Every day, more than 9,000 pets are unnecessarily killed in America’s shelters simply because they don’t have a home – that’s 4 million per year. From playful kittens full of love, to healthy senior dogs “dumped” because of age, each one with a heartbeat, a life, left to die alone – without a second chance.
Due to limited shelter space and the high volume of homeless pets, shelters are force to kill – in order to make room for the next.
On September 22, 2012, one of the largest nation-wide fund-raisers, Strut Your Mutt, hosted by Best Friends Animal Society, took place in Los Angeles as an effort to create a city that will one day be a ‘no kill’ Los Angeles (@NKLA).
With 35 local Los Angeles animal rescue groups participating, along with their networks of volunteers, celebrities, individuals joining the cause, pets and foster dogs, more than $390,500 was raised – exceeding their goal of $350,000. On a nationwide level, with all of the Strut Your Mutt events combined, close to $1.3 million was raised – exceeding the national goal of $1 million.
“The great thing is that the participating animal rescue groups keep all of the money raised. That’s a lot of money going to homeless pets,” states Best Friends Communications Manager, Phiphi Gavalas.
The money raised allows the local animal rescue groups to rescue more animals from shelters, pay for spay/neuter services, medications, food and other supplies.
Perhaps the best display of hope and a second chance of life were shown through the eyes of a handicapped German Shepherd – walking for the cause – strapped to a wheelchair. With a donation bucket attached to the wheelchair, the poster dog for his rescue pack, Jari the senior shepherd, showed no signs of giving up.
After being dropped off at the shelter by his former family for simply being “too old”, Jari’s second chance of life began when Coastal German Shepherd Rescue of Orange County, decided to rescue.
During his time at the shelter, he developed pneumonia. After two long weeks at the vet, Jari developed muscle atrophy in his back legs, causing him to have a hard time walking. He was diagnosed with a spinal disease and would require physical therapy to keep his back legs moving.
Volunteer, Gary Macheske, agreed to foster Jari after going through a similar situation with his own dog. His heart opened up just a little more than he knew possible when he welcomed Jari into his home. Having been through a similar situation, Macheske had just the right tools needed to rehabilitate – a wheelchair for dogs.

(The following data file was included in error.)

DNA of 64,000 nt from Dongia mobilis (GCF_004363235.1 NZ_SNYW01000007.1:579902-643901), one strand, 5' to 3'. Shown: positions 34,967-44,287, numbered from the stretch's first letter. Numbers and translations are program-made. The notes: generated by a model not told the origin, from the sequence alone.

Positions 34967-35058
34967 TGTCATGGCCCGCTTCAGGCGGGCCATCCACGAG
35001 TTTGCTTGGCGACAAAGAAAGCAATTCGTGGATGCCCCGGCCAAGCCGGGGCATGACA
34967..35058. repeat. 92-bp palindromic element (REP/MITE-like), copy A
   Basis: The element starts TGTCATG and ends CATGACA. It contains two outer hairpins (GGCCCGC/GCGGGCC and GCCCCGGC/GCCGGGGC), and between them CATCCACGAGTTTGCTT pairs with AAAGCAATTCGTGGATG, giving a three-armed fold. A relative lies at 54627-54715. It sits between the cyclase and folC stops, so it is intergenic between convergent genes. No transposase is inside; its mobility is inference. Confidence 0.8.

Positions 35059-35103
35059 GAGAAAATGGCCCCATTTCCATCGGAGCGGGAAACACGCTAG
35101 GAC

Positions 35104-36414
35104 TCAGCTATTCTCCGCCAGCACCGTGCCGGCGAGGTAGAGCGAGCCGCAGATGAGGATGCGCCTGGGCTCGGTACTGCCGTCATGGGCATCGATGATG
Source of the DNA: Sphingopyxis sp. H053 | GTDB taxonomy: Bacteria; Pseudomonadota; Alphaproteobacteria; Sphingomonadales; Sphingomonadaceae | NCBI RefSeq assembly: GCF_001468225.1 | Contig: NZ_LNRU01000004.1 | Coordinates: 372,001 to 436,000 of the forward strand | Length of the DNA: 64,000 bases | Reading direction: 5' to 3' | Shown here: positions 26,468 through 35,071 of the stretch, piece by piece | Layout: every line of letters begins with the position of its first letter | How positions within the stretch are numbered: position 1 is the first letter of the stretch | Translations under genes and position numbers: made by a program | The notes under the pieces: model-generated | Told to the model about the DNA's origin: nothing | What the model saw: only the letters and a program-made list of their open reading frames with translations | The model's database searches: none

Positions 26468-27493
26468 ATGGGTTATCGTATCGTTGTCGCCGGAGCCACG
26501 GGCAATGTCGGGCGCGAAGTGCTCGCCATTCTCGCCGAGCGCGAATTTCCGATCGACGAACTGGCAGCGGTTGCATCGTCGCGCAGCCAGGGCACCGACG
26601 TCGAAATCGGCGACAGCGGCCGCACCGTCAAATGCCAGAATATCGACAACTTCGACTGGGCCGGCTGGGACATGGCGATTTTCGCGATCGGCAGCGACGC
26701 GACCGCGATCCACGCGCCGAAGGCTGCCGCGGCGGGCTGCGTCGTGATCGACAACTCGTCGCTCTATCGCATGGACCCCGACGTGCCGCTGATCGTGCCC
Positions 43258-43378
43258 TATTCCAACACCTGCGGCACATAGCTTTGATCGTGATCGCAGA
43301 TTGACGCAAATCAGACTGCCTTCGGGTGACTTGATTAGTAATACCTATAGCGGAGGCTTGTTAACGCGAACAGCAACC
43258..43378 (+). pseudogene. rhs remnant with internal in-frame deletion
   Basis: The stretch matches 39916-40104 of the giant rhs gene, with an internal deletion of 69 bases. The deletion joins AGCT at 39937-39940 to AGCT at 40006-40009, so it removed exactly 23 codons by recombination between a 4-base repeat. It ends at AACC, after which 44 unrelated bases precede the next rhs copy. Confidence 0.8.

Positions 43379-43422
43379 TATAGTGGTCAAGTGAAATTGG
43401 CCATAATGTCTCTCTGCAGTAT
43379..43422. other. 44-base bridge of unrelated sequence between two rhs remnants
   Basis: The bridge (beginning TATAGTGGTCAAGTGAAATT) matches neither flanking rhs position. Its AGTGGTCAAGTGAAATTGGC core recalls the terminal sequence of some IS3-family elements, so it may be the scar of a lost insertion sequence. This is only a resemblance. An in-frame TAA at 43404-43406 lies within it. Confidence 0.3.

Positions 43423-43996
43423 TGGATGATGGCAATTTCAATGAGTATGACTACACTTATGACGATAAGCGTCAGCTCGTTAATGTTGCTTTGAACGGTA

“The good thing about the wheelchair is that he can do what he would naturally do and is used to doing,” says Macheske. This is an affordable option that many people simply do not know about. “Even though his body may not be able to do the things he did at one time, his mind is 100 percent.”
Through this experience, Macheske is constantly reminded of why he loves rescue and loves to care for animals in need. “There’s something about giving more of yourself – and when you have a special needs dog, and how they depend on you – this is rewarding.”
According to Best Friends, the biggest contributor to the current homeless pets problem in the U.S. is not enough people getting their pets spayed or neutered. While there are other issues that contribute to this problem, the truth is that many dogs and cats are born as accidents – as many as 50 percent. Many wind up in shelters, only to be killed to make room for more homeless pets.
It’s hopeful to know that other cities have been able to become 100% “no kill” – like San Francisco. It takes the effort of the whole community, but it can be done.
Gavalas says, “The best way to end the killing is to stop animals from going to shelters and rescuing the ones who are currently there.”
Every American can help in a number of ways. Here’s a list of the top ways you can help:
Adoption from shelters, not breeders or puppy mills
Word of mouth
For those that want to help but can’t open up your wallet or home right now, social media is the best tool to network homeless pets. It’s free and truly makes a difference when it comes to spreading the word and getting others involved.
If you’re interested in reading more about Jari’s story or giving him his forever home, please visit Coastal German Shepherd Rescue.